Stop obsessing: Whether it’s a book, religion, person, idea or whatever – I tend to obsess over whatever is making me feel good externally. I’ll get all wrapped up in other’s lives, taking everything so serious – even when it’s not my own problem! Or I’ll obsess getting male attention because it feeds my ego – even if I don’t like the guy. I found that most things I thought were the greatest, were mostly a distraction from the deeper issue going on – my need to feel love and worthy. This need is so real, but it can never be met externally by any book, religion or relationship.
Go Inward: So much of my recent time is spent going inward and not relying on others, things or ideas to comfort me. Instead I practice comforting myself by a variety of things I enjoy like journaling, meditating, nature, creativity and reading. I’ve written myself love letters, sought therapy, intentionally practiced being alone, day dreamed about what I want my life to look like, stopped asking for everyone else’s input, stood up for my opinions, practiced not seeking attention externally, abstained from alcohol/over eating or anything I recognized as a distraction (especially in difficult times). Instead choosing to face the problem and pain, allowing myself to FEEL for once with crying or even anger. Instead of denying the feelings, I accepted them as they are in the moment – knowing they are temporary. I make lists of things I’m grateful for, read affirmations and just be!
Find the Balance: It’s not all or nothing – life is ever changing and there’s no set rule book. I can enjoy a glass or two of wine without drinking the whole bottle OR not drink at all. I can have a lazy day OR work really hard for 10 hours strait. I can enjoy a book without believing every paragraph as truth. I can help a friend with a problem OR say no if I’m busy that day. I can be open to new points of view and acknowledge my opinion as valid also.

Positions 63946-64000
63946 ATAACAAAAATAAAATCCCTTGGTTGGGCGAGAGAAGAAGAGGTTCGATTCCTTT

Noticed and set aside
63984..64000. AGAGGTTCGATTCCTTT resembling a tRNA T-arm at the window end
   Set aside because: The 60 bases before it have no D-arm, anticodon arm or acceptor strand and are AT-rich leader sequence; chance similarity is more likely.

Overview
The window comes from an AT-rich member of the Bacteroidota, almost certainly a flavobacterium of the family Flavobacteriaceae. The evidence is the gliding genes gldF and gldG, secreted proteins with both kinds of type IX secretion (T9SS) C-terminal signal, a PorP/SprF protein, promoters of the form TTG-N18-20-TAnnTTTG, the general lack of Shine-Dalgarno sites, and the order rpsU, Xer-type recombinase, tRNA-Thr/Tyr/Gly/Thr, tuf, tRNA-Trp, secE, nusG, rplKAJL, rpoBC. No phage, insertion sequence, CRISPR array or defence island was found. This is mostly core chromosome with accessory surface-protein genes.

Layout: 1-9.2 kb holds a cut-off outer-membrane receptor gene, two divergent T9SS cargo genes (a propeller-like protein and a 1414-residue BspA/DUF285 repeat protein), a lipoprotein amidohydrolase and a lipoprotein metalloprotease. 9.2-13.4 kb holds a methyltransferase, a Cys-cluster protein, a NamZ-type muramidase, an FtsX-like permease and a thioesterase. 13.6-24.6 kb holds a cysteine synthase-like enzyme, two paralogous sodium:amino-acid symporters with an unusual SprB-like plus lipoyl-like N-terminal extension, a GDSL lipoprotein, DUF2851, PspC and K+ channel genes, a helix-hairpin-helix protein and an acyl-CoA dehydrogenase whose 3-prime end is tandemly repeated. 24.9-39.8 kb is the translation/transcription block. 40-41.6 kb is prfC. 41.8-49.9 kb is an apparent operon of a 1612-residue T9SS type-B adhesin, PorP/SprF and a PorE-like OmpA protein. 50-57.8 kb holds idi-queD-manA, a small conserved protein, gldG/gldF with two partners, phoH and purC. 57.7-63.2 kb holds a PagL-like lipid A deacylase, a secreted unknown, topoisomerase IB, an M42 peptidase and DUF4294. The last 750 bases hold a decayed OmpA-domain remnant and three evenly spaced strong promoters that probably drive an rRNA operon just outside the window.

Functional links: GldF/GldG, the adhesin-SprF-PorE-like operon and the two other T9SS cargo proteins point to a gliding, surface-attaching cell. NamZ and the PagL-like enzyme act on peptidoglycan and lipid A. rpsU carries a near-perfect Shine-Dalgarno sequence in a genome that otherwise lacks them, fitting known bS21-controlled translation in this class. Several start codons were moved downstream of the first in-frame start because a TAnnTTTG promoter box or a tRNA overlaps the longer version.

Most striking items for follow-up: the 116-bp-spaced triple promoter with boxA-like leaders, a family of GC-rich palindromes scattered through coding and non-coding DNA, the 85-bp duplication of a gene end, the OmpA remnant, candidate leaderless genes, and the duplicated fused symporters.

I’ve realized that after moving in this new self-loving direction, inevitably, certain people are NOT happy with me. They wonder why I don’t drop everything for them anymore. Why all the sudden stand firm in my opinions and draw boundaries. Why they can’t just talk about or treat me way they’re use to. Some people even stop connecting with me because I’m not behaving the way they expect – which honestly is an opportunity for gratitude as this opens up more time for myself and new healthy relationships.
I realized, I’m not doing others any favors by enabling them to rely on me to fix their life and problems. In fact, no matter how hard it may be for them, I’m empowering them to face their own problems and learn more on their own journey than I could if I continued to step in and “save” them. And for once in my life – I’m loving me! I’m discovering who I am and what I want my life to look like.
I write this article with the hope that it brings awareness to others that they’re not alone and they’re not broken. I believe, almost all issues we deal with are natural defense mechanisms to protect ourself in some way (typically tied to childhood experiences) and show up in repeated relationship cycles. If you have a similar story and want to share – email me at firstname.lastname@example.org. You’re not alone! You’re worthy! You’re love!
Some helpful resources:
GREAT YOUTUBE VIDEOS ON CODEPENDANCY:
GREAT BOOK ON CODEPENDANCY:
GREAT BOOK ON RELATIONSHIPS AND HOW WE’RE WORKING OUT CHILDHOOD ISSUES THROUGH THEM:
SPIRITUAL BOOK ON ATTRACTING WHAT YOU WANT, MEDITATIONS, AND HOW TO CREATE THE LIFE YOU WANT: